When you speak, you pause between sentences to let people know where each sentence ends. In writing, periods are like this pause. The pause can also be a question mark or an exclamation point. When two sentences are next to each other without any punctuation marks between them, you have a run-on sentence.
Run-on sentences are a problem because they make it difficult to tell where one sentence ends and the next one begins. As you can see in the picture below, writing without periods is like speaking very fast without stopping. Both are difficult to understand! That's why it's so important to fix run-ons in your writing.
In the example above, the horse's speech actually has four complete sentences in it. But they don't have periods between them, which makes this example a run-on. To fix this, you need to find the end of each sentence and mark it with a period, question mark, or exclamation point.
You can do this by reading the run-on sentence out loud to yourself. Put periods in places where you stumble or pause while you're reading. Then look at each period and ask yourself: Is this sentence really over? Did it start in the right place? Check to make sure all of your sentences make sense and that there aren't any words left out. Then you'll know you've fixed the run-on sentence.
If you correct the horse's run-on sentence, you'll end up with something like this:
Commas in writing are like taking a quick breath in the middle of a thought or a sentence. They don't signal the end of a sentence. If two complete sentences are separated by a comma instead of a period, it's a run-on sentence. Let's look at an example:
In this example, My clothes dryer isn't working is one complete sentence, and my clothes smell like mildew is another. This makes this example a run-on sentence. You can fix run-ons like this by replacing the comma with a period. Make sure to capitalize the letter after the period, as we've done here:
Here's another example of this kind of run-on sentence:
You can correct this example by adding a period: Fruit in that store is usually rotten. You really shouldn't shop there. Don't confuse this kind of run-on sentence with correct sentences like this:
In this example, you should check it for mold is a complete sentence. But before you buy fruit from that store is a fragment. It's not complete. (Want to know why? Review our lesson on Fragments.) It's OK to connect a fragment to a complete sentence with a comma, so this example is not a run-on sentence.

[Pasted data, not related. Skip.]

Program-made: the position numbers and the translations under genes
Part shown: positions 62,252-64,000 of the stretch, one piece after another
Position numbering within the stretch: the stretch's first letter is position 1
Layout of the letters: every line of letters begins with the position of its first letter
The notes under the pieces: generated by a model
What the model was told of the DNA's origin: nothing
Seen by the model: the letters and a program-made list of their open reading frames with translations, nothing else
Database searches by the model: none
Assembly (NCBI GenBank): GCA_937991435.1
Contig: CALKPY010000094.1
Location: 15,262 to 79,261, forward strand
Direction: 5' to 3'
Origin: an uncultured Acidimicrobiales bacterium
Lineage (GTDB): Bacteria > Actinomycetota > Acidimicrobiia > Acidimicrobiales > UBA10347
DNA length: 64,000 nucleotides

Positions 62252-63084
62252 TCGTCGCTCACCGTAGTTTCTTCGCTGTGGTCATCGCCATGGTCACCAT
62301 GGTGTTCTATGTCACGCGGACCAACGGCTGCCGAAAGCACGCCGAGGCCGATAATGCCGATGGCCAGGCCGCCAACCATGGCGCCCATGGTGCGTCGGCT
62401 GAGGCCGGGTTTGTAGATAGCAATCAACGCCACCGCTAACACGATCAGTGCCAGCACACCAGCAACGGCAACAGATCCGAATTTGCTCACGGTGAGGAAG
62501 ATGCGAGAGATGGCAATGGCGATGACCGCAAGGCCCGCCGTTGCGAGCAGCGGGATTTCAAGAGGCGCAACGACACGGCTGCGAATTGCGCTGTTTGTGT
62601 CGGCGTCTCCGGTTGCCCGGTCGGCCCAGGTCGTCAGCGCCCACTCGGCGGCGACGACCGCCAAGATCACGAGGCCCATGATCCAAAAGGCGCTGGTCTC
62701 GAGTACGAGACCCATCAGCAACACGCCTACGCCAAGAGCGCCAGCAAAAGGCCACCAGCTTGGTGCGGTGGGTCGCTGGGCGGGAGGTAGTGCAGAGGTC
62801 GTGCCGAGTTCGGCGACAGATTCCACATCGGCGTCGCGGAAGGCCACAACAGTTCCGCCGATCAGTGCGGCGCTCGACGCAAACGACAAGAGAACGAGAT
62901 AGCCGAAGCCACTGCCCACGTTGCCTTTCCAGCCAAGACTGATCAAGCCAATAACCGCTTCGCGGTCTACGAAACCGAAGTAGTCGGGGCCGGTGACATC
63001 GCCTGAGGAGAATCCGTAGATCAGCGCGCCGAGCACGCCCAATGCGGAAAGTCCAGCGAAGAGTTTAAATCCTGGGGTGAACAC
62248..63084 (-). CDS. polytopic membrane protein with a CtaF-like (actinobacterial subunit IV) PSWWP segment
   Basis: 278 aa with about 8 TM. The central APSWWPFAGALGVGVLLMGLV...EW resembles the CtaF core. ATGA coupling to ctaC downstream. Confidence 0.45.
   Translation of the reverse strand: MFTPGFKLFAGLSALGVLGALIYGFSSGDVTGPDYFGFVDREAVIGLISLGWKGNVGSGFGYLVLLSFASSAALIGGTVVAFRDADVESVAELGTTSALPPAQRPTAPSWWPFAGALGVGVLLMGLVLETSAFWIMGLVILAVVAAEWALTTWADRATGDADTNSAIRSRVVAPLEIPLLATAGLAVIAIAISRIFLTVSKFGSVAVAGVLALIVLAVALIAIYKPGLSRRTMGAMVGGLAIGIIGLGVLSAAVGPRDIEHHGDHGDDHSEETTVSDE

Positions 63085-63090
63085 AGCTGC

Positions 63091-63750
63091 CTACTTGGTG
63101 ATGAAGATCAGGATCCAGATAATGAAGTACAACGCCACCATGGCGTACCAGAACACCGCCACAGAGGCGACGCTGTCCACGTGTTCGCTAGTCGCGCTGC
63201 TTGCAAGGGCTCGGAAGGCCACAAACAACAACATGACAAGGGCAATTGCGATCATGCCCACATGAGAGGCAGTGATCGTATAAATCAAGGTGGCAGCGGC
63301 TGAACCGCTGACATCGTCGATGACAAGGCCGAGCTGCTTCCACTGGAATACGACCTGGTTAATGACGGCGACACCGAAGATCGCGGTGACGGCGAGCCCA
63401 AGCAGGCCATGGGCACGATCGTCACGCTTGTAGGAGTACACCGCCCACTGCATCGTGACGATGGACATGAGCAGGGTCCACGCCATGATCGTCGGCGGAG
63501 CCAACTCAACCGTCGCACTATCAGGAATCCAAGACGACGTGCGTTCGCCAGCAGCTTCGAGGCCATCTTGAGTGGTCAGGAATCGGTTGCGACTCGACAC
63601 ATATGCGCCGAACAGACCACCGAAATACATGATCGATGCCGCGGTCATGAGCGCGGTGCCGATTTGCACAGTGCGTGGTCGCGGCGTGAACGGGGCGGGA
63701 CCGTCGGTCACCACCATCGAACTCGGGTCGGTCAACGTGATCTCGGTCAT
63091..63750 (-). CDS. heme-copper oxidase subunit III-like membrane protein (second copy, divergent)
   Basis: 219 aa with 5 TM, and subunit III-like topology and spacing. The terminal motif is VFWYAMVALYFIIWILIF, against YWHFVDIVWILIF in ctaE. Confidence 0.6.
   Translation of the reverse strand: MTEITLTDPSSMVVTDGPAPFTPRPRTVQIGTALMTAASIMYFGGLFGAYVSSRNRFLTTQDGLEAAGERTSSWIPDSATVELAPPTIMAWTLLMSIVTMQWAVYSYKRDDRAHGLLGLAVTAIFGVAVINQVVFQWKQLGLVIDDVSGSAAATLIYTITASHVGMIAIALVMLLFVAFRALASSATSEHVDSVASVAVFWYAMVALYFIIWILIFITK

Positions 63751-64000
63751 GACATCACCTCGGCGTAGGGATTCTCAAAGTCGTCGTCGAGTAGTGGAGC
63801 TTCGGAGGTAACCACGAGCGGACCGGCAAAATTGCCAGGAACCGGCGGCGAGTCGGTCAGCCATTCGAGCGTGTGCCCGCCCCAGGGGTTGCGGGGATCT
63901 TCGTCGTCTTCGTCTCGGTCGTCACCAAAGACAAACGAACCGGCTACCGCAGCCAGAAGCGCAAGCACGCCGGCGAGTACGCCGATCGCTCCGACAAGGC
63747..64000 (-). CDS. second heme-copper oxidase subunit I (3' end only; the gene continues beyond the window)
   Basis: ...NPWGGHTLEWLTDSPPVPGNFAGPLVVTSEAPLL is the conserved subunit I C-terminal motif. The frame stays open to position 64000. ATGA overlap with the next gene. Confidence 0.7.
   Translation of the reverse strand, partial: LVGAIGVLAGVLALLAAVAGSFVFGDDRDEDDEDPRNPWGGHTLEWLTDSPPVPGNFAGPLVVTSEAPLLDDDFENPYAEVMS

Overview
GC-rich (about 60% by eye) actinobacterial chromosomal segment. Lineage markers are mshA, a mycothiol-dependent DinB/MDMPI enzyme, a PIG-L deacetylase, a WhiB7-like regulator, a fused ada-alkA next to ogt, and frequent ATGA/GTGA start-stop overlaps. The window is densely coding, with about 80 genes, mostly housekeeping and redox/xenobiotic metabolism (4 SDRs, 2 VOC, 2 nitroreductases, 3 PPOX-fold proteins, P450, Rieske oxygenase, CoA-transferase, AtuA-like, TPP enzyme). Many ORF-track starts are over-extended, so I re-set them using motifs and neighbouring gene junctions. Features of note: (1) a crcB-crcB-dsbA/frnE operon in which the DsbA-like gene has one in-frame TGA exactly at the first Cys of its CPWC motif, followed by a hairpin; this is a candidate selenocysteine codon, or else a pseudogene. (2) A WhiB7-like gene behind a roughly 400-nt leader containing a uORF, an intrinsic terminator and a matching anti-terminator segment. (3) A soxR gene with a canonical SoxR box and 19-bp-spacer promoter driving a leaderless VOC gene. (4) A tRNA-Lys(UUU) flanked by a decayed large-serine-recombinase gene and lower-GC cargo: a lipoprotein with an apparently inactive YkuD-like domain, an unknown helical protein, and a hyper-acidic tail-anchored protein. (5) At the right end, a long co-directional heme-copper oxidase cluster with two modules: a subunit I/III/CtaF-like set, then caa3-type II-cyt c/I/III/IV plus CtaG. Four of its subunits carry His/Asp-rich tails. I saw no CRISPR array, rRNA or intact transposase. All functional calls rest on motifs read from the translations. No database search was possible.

Sometimes sentences have the right punctuation, but they're just too long to be easy to read. These sentences are also run-on sentences. Here's an example:
You can fix run-ons like this by splitting them up into complete sentences, just like we did with the other run-ons in this lesson. You can also take out details that don't help people understand the writer's main point. In our example, information about the other cashier singing is important. Without these details, we won't understand why the writer is grouchy. But we don't really need to know about the characters in the cartoon.
You can also take out words and facts that repeat something the writer has already said. For example, we probably don't need to know that this person is crazy, angry, and grouchy. We'd understand if the writer just used the word grouchy.
To correct sentences that are too long, you'll usually want to do all three of these things. Here's how we fixed the long sentence in our example. Click the dots to see how we decided what to take out.
Here's what our example looks like after we've edited it:
There are actually many different ways we could have corrected this sentence. As long as you end up with sentences that follow grammar rules, are easier to read, and stick to the main idea of the original sentence, your version is correct.
It is almost never a good idea to use run-on sentences in writing. Writers and poets sometimes use them to repeat something important or to imitate the way people talk. But run-on sentences are usually incorrect. They make it too difficult to understand your writing.
Here's a run-on sentence that contains three complete sentences. Click the dots where you think the periods should go.